phospho mimetic cortactin at the PKD1 phosphorylation
site display reduced lamellipodium protrusion and cell
migration (Eiseler et al., 2010). The authors suggested
that cortactin phosphorylation by PKD1 at serine 298
increases its affinity to the Arp2/3 complex and WAVE2
(WASP family verprolin-homologous protein-2), slowing
down actin dynamics and eventually inhibiting cell migration (Eiseler et al., 2010).
PKD1 has also gained increasing interest as a downstream mediator of plasma membrane receptors, such as
tyrosine kinase receptors and G protein-coupled receptors (Van Lint et al., 2002; Fu and Rubin, 2011). Herein,
we show that T. cruzi EAs activate host signalling
and induce cortactin phosphorylation, leading to actindependent host cell invasion.

of these two components has never been assessed


during actin-dependent host cell invasion by intracellular
pathogens (Bowden et al., 1999; De Kimpe et al., 2009).
To investigate whether both proteins are involved in EA
host cell invasion, we first investigated their recruitment
to actin-rich cup-like structures induced by EAs in HeLa
cells (Procpio et al., 1999; Fernandes et al., 2013).
We established HeLa cell lineages that constitutively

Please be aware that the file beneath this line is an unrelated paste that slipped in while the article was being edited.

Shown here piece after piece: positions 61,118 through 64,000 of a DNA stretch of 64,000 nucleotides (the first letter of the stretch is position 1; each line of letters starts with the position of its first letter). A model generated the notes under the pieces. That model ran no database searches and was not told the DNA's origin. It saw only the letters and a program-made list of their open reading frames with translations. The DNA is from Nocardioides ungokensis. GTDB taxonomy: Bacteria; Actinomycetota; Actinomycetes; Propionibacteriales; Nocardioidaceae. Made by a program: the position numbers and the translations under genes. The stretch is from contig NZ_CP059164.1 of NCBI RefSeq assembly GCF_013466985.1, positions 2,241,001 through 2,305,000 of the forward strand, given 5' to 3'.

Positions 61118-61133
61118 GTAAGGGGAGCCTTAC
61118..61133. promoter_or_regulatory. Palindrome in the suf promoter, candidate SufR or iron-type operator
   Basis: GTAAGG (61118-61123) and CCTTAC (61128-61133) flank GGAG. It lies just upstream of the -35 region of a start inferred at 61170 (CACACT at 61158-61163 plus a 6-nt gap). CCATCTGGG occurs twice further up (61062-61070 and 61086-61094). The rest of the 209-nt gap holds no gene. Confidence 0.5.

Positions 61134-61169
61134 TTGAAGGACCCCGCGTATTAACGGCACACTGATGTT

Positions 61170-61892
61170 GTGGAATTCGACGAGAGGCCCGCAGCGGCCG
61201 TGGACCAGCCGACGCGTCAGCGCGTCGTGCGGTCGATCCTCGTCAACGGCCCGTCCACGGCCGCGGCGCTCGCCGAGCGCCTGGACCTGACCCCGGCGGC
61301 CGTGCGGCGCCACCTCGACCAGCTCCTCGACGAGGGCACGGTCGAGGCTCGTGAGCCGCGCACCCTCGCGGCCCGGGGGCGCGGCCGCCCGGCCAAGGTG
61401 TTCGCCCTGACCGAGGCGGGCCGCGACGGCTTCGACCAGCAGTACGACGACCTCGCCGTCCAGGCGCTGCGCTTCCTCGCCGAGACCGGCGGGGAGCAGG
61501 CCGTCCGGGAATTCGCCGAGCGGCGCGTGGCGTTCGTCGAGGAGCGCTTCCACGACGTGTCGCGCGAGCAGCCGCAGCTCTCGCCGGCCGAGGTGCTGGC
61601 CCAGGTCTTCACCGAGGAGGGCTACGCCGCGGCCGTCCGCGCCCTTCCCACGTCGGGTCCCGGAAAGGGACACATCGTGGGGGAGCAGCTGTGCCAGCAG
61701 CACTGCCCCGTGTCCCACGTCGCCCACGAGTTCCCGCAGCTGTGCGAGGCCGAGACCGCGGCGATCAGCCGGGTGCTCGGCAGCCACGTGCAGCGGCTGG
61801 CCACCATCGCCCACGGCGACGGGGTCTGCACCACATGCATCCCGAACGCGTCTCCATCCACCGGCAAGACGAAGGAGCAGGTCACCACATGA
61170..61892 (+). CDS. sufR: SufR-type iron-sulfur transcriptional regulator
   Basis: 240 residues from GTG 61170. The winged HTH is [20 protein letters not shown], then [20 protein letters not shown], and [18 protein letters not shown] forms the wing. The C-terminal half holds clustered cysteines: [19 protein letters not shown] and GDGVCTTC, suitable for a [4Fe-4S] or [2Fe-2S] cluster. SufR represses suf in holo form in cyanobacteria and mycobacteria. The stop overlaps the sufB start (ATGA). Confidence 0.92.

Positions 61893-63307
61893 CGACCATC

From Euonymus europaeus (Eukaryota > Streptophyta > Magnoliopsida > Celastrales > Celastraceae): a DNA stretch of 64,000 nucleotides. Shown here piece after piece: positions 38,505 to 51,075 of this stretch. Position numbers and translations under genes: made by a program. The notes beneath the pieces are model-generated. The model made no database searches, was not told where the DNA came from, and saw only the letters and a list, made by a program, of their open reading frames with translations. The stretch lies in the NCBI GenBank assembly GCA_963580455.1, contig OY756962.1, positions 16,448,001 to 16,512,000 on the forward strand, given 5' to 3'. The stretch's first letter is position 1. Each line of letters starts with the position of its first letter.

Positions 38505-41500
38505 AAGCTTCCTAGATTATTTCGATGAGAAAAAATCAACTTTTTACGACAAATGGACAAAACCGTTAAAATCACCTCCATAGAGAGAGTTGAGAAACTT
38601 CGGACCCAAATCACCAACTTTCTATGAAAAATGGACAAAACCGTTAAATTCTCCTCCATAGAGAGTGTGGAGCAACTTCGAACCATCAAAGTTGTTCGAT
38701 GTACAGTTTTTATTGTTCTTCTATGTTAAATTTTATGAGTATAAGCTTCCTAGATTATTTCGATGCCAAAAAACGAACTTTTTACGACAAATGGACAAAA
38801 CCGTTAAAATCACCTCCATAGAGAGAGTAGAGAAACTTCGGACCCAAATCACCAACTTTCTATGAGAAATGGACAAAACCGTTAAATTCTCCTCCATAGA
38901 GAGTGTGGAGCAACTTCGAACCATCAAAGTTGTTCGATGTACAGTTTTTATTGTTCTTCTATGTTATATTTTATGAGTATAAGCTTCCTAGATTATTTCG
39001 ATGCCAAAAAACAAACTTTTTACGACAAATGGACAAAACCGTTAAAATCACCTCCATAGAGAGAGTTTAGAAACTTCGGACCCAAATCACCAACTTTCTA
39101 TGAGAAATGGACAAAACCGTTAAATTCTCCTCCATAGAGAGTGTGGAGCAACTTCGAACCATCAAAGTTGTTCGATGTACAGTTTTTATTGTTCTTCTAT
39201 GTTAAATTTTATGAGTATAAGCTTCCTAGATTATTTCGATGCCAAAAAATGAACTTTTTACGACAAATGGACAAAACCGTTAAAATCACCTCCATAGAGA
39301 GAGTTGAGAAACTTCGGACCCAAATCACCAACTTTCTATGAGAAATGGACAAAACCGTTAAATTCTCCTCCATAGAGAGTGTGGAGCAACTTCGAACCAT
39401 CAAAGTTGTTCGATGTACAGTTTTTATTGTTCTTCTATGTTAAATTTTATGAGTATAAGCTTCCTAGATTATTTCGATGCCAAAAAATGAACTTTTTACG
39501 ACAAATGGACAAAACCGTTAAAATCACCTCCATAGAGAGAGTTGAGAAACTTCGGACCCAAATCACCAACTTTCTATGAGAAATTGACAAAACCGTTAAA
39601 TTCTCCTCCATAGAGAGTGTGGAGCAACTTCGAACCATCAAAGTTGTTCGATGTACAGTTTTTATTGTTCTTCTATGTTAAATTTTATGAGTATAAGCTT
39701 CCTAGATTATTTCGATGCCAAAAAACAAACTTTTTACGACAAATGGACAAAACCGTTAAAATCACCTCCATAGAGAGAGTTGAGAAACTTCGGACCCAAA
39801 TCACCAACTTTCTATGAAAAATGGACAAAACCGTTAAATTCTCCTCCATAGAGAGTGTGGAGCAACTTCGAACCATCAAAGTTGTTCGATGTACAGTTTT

overexpressed green fluorescent protein (GFP)-tagged
cortactin or PKD1 by lentiviral transduction and evaluated
corecruitment with actin to EA invasion sites. Using time
lapse confocal microscopy, we observed corecruitment
and colocalization of LifeAct-RFP and cortactin-GFP to
EA adhesion sites (Fig. 1A, arrowheads). Both actin and
cortactin were recruited and colocalized from initial
contact of an EA until the end of the observation period
(Fig. 1B; Video S1, 48 min). PKD1-GFP HeLa cells were
used to investigate recruitment of kinase and actin. We
observed corecruitment and colocalization of PKD1-GFP
with LifeAct-RFP to EA adhesion sites (Fig. 2A, arrowheads). Both molecules colocalized from initial contact
throughout the internalization period that culminated with
parasite entry at around 48 min (Fig. 2B, arrowhead;
Video S2).
Time lapse experiments demonstrated that EAs were
internalized within 510 min (data not shown) and up to
40 min after initial actin recruitment (Fig. 2B, Video S2,
arrowhead). We also observed that several EAs attached
and recruited actin, but were not internalized during the
experimental period (usually ranging from 120 to 180 min;
Video S1 and S2, asterisks), a behaviour previously unnoticed (Fernandes et al., 2013).
Fixed PKD1-GFP HeLa cells previously incubated
with EAs for 1 h were used to evaluate recruitment of all
three molecules, and actin and cortactin were visualized
after immunofluorescence staining. We observed
corecruitment and spatial colocalization of all three molecules (Fig. 3) to EA membrane expansion cups at the
invasion sites. Additionally, a three-dimensional reconstruction model clearly shows accumulation of cortactin
and PKD1-GFP in the actin-rich cup-like structures (Video
S3). These results show that EAs are able to induce